Friday, May 11, 2007

Normans Cay to Emerald Rock, Exumas, Bahamas

21.8 nm
Wind: SW 10 knots dying to calm
Seas: Flat
Latitude: 24°23.00’N
Longitude: 076°38.01’W
Maximum speed: 4.5 knots (under sail)
Average speed: 3.0 knots

Our sail today was gorgeous--close-hauled, with a bare ten knots forwards of the beam, Secret chortling along at close to four knots, the bright sun just warm enough, the breeze just cool enough, hazy white clouds blooming on the blue horizon like flowers.

We had a nice little race with a beautiful ketch we didn’t know. We’re not much of racers, but it’s extremely fun to see you’re gaining on another cruising boat. We’ve felt a little competitive with some of the other boats we’ve seen on our same tack in the States, but it’s a different thing here, where every boat you track with is also carrying fifty gallons of water and hundreds of pounds of canned goods. It’s especially fun to see you’re winning against a bigger boat with more sail area. Secret is a racer at heart, after all.

Eventually the wind died and we motor-sailed a bit, until our engine made its bad noise and we ended up sailing into our little anchorage in very light wind and then anchoring without an engine. That’s always exhilarating. I felt a little like a showoff--the ketch that we’d been racing all day, who had already motored in and anchored, watched as we flew in and dropped our wings. Still, if we can do it, why not?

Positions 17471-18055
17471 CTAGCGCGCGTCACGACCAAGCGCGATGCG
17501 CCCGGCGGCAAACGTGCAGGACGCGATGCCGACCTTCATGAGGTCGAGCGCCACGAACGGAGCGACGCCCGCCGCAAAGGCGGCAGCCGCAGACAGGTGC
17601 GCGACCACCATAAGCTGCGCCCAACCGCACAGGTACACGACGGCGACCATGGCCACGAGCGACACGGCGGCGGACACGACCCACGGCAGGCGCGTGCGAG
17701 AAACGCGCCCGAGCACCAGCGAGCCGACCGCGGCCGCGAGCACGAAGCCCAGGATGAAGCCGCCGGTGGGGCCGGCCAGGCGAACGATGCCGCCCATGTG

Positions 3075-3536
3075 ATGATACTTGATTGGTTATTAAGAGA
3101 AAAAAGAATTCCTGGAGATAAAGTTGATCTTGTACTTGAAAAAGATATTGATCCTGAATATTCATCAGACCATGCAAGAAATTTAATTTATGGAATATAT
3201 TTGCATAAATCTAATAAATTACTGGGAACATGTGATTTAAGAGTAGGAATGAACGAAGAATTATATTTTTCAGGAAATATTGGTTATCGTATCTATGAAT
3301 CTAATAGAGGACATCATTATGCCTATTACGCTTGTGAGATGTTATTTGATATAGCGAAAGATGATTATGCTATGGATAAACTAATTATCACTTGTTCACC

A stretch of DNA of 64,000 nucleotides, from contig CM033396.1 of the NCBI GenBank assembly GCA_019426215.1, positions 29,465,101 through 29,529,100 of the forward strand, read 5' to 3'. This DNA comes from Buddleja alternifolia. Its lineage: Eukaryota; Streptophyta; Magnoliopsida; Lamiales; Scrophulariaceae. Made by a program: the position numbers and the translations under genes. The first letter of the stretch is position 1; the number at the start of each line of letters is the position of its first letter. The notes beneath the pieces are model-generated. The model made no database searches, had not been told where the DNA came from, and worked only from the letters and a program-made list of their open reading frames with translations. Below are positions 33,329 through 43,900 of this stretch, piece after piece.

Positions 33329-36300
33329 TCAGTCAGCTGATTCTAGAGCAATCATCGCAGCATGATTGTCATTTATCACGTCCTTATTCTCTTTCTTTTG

We’ve had a lovely peaceful night, reading and talking. I pulled out my start chart and found the North Star for the first time ever. It’s close to the new moon, and there’s no ambient light, so the stars are brilliant. Karl saw the Milky Way the other night, but low, low on the horizon, much lower than he’s used to.

Starlight is almost tingly on the skin, it’s such a peculiar kind of light. So old and silver. It doesn’t look like stars should give off enough light to reflect off the ocean, but they do, and the light they reflect seems brighter than the stars themselves. It makes me think about old stories of ancient mariners, Odysseus, and Coleridge, and Columbus.

These are the days, though, that cruising is all about. A perfect sail, a perfect anchorage, and perfect stars.

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